(Photo by Terence Duffy)

Women in Leadership: Cathilea Robinett

Our annual salute to extraordinary women breaking barriers and rising to the top

Back Article Mar 16, 2023 By Robin Douglas

Cathilea Robinett

CEO, e.Republic

When it comes to being a strong leader, “No matter who you are or no matter what your style is, you’ve got to be really comfortable with who you are,” advises Cathliea Robinett, CEO of e.Republic. “Women just have to do it better, right?”

Robinett learned a lot from the women who raised her. A near-fatal accident left her father in the hospital before Robinett was born. He returned home a year later but never fully recovered. She was often supervised by the eldest of her three sisters, Deborah, while her mother cared for her father. “My sister was my first big role model,” she says. “She was so motivated.” Thirteen years her senior, Deborah was a constant source of encouragement. “She was the first person in our family to go to college. From the time I was little, she would always tell me there’s nothing you can’t do. She made it possible for me to see that women can do anything they want.”

Robinett has taken her sister’s example to heart throughout her journey at e.Republic, a Folsom-based media and research company focused on state and local government and education. The company, originally called GMW Communications and renamed in 2000, is celebrating its 40th year in 2023. Currently, e.Republic has just over 200 employees around the country, with 105 based in the Sacramento region. “Our mission is to make government and education better,” explains Robinett, a Humboldt County native who started with the company in a marketing position over 25 years ago. She became president in 2016 and was appointed CEO in 2021. “My goal is to drive that mission through strategy, stability, growth and expansion,” she says.

“My husband brings me coffee in bed every morning. … I use this time to first listen to music, use a gratitude app, work on my Spanish lessons, read inspiring quotes and journal.” 

Cathilea Robinett, CEO, e.Republic

Which leads to some big news that happened recently: In December the company was sold to Leeds Equity Partners, a private equity firm out of New York. Robinett, who led the sale with Chief Financial Officer Paul Harney, says it will change the trajectory of their company. “Being part of Leeds Equity Partners will enable us to tap into their strategic investment expertise, market knowledge and deep industry relationships,” she explains. “This will allow us to expand our products and services to be a better resource for government and education officials and the technology companies who serve this market.”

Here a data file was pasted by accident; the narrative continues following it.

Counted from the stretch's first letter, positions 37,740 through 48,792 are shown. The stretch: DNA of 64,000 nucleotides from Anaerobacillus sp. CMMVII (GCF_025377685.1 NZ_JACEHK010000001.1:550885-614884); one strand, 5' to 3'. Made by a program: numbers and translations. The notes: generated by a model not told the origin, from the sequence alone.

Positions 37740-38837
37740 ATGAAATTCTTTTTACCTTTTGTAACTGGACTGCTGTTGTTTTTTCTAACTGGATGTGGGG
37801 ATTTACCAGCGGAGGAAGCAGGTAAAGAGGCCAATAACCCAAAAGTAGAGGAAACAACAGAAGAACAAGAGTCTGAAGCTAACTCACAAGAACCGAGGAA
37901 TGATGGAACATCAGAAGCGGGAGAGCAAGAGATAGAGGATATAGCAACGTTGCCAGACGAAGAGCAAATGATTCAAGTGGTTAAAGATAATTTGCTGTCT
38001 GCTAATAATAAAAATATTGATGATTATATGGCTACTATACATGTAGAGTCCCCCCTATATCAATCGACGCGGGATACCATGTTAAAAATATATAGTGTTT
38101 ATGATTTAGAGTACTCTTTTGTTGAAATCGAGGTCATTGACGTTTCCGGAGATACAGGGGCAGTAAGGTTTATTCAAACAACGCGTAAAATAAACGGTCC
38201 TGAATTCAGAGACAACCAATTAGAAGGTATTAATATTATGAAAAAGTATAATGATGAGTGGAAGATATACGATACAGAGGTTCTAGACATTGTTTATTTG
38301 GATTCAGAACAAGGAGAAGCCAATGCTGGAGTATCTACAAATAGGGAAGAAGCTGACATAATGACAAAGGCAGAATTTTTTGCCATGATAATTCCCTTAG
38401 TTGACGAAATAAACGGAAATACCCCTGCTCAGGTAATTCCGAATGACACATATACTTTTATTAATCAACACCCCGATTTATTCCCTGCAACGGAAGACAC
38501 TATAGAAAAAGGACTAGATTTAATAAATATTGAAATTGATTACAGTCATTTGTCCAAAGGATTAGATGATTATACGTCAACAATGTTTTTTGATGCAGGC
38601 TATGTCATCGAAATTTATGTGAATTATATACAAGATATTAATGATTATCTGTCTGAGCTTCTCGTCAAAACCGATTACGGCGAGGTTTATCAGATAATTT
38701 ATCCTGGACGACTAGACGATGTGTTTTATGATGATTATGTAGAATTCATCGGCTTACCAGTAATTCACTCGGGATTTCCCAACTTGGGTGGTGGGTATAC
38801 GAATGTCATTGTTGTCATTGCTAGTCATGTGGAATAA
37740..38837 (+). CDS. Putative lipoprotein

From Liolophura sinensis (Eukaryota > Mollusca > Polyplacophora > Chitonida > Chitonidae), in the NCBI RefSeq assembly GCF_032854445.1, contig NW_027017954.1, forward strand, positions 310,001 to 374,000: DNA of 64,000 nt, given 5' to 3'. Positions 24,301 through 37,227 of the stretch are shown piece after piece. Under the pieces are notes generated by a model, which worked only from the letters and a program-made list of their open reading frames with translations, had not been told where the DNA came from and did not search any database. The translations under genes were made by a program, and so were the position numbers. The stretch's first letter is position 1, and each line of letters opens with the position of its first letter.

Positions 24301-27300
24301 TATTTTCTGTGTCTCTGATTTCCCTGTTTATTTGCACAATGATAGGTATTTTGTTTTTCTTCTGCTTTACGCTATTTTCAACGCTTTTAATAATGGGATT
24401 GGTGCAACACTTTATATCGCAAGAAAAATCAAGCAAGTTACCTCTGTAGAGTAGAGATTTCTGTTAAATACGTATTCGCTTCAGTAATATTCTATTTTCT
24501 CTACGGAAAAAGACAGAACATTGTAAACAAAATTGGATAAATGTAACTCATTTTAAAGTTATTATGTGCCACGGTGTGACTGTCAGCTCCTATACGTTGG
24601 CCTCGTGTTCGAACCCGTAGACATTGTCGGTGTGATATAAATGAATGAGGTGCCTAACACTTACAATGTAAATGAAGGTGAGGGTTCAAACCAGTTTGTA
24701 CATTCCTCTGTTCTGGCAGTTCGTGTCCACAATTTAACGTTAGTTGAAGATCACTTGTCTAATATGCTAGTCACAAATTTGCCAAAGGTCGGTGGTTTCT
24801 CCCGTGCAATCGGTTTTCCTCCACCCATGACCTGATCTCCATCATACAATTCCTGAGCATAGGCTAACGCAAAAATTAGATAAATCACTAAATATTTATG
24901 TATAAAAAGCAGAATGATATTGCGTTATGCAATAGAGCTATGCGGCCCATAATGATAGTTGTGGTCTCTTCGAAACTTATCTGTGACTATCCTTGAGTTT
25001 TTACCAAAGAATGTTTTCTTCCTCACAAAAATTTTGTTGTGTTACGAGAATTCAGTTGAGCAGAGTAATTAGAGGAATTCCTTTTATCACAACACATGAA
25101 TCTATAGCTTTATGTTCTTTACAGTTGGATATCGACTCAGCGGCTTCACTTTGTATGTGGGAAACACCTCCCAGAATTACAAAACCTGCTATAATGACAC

The experience pushed her out of her comfort zone. “It was the most intense eight months of my life,” she says. “Going on various calls pitching your company to major investment firms and not knowing what questions they’re going to ask you — I really had to think on my feet.” Now, she says, she feels like she knows the company inside and out. 

Education is a priority for Robinett. The company typically holds three conferences in the Sacramento region each year that focus on technology, leadership and cybersecurity. “We also have a news service for technology companies on how to sell to the state of California,” she says. “It really enables those companies, even the small entrepreneurial companies, so they can do a better job at that.”

In and outside of the company, helping other women succeed is one of her biggest passions. In 2014 she spearheaded a Women in Government Leadership program that ran for five years, where each year 25 women from around the country were selected to participate. The program boasts alumni such as newly elected state Senator Angelique Ashby and former state controller Betty Yee. She also strives to be a mentor to female employees in the region.  

When it comes to finding a mentor, Robinett says the best thing to do is find someone you like or admire, then just be bold and ask, adding that most women typically want to support other women. “I think it’s the duty of female leaders, right? Because younger women are standing on my shoulders just as I’m standing on my sister’s shoulders and other women who have come before me.”

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